As Americans grew more pessimistic about current conditions and job, The Conference Board said its consumer confidence index fell to 46 in February from an upwardly revised 56.5 in January.
The reading was much worse than the 55 most analysts had expected and followed three months of improving confidence.
"Concerns about current business conditions and the job market pushed the present situation index down to its lowest level in 27 years," said Lynn Franco, research director at the Conference Board.
The outlook for the next six months also soured, with fewer consumers anticipating an improvement in business conditions and the job market, and consumers remaining "extremely pessimistic" about their income prospects.
"This combination of earnings and job anxieties is likely to continue to curb spending," Franco said.
The Conference Board said its present situation index fell to 19.4 in February from 25.2 the prior month. Those viewing conditions as "good" fell to 6.2% from 8.5%, while those claiming business conditions are "bad" rose to 46.3% from 44.7%.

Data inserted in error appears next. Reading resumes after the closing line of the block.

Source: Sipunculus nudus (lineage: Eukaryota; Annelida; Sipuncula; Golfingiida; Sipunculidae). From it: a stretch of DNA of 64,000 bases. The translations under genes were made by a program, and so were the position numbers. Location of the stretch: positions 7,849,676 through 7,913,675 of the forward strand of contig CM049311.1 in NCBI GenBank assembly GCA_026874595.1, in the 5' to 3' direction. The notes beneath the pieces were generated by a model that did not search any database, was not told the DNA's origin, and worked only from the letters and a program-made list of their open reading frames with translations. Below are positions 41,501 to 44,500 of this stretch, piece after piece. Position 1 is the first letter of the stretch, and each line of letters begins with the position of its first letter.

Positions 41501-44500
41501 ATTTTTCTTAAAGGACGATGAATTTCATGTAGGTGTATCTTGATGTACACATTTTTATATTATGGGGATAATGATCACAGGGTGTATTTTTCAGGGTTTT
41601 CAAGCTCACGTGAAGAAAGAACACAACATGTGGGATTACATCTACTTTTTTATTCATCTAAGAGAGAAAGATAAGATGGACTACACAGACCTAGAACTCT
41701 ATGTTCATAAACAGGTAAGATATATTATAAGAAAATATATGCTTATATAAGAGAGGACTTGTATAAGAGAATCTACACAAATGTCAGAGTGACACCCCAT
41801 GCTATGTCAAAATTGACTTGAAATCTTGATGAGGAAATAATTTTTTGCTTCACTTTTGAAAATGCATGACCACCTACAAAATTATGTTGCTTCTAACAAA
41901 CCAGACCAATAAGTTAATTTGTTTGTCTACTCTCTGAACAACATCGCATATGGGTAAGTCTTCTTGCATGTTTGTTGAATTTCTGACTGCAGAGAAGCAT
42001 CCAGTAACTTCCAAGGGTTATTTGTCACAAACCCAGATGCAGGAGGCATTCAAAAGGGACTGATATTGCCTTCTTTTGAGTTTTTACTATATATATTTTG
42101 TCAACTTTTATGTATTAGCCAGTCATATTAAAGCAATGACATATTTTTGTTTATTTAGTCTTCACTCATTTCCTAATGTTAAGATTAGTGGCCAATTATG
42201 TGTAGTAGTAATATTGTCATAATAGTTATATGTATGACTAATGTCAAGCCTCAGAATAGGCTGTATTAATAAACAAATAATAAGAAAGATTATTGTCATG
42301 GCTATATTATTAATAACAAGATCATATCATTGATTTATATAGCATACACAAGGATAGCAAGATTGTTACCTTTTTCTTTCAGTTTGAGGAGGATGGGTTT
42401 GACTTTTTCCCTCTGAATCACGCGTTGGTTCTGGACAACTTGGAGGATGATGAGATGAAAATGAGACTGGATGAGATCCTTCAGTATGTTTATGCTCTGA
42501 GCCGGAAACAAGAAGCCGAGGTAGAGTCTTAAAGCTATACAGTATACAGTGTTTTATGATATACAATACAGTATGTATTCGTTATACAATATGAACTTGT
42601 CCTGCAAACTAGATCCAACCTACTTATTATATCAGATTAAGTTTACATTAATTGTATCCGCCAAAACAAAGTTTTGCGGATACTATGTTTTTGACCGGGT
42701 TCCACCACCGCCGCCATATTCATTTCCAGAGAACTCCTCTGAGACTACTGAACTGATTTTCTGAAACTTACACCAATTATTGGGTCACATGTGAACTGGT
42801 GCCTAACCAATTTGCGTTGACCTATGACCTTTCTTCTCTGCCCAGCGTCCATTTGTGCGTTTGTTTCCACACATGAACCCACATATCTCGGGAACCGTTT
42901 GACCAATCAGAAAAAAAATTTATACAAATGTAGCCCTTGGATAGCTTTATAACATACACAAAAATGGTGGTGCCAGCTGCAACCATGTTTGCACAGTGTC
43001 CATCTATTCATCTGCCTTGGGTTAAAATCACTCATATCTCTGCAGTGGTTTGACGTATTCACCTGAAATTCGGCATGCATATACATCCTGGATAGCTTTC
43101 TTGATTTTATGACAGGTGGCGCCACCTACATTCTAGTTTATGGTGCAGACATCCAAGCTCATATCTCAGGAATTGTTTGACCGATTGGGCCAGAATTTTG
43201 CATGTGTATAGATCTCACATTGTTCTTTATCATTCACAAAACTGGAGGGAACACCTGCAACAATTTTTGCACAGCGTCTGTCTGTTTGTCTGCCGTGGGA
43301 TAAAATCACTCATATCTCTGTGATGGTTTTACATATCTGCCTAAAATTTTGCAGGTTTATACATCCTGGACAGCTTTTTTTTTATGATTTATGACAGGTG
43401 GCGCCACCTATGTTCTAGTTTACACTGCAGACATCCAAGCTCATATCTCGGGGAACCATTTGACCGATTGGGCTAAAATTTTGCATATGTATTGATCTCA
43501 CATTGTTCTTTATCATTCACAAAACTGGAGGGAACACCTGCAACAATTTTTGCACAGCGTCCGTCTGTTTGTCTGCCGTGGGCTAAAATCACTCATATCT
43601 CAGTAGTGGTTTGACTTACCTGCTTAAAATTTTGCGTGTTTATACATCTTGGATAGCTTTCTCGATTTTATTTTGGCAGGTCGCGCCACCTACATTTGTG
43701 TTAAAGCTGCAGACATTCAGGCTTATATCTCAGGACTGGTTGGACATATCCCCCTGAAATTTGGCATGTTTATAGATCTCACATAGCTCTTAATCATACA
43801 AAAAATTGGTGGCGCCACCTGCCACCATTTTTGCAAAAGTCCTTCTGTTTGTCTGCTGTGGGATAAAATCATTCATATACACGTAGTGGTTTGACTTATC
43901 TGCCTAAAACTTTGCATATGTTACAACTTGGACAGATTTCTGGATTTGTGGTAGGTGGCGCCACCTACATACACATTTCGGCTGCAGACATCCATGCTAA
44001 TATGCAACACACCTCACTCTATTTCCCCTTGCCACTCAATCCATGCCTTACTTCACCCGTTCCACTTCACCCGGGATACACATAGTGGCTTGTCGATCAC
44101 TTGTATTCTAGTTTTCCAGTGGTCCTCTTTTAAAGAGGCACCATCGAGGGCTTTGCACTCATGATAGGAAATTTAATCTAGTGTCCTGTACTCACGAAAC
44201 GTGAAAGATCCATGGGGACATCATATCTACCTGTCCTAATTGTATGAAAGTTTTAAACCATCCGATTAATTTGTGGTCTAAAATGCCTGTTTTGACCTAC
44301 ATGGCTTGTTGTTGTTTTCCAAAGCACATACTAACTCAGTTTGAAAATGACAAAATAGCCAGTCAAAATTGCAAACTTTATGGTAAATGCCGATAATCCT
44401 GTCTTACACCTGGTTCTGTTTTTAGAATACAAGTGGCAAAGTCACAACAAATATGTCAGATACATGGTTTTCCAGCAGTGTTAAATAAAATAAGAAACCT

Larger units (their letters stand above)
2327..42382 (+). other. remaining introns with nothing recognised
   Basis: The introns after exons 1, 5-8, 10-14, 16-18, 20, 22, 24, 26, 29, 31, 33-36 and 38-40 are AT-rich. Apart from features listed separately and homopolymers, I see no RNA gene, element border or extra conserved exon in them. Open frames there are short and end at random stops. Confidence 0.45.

Consumers also were more pessimistic about the labor market, where the unemployment rate eased to 9.7% in January but is widely expected to remain high for some time as the economy emerges from the worst recession in decades. Respondents saying jobs are "hard to get" rose to 47.7% from 46.5%, while those saying jobs are "plentiful" fell to 3.6% from 4.4%. Job insecurity increased, with those expecting fewer jobs rising to 24.6% from 18.9%.
Consumers anticipating more jobs will become available in the next six months fell to 13.4% from 15.8%.
Consumers' short-term outlook, which had been improving, "lost considerable ground" in February, the research firm noted. The expectations index slid to 63.8 from 77.3 in January.
Consumers anticipating an improvement in business conditions over the next six months dropped to 16.7% from 20.7%, while those expecting them to get worse jumped to 15.3% from 12.7%.
The percentage of consumers anticipating an increase in their incomes dropped to 9.5% from 11%.
Copyright Agence France-Presse, 2010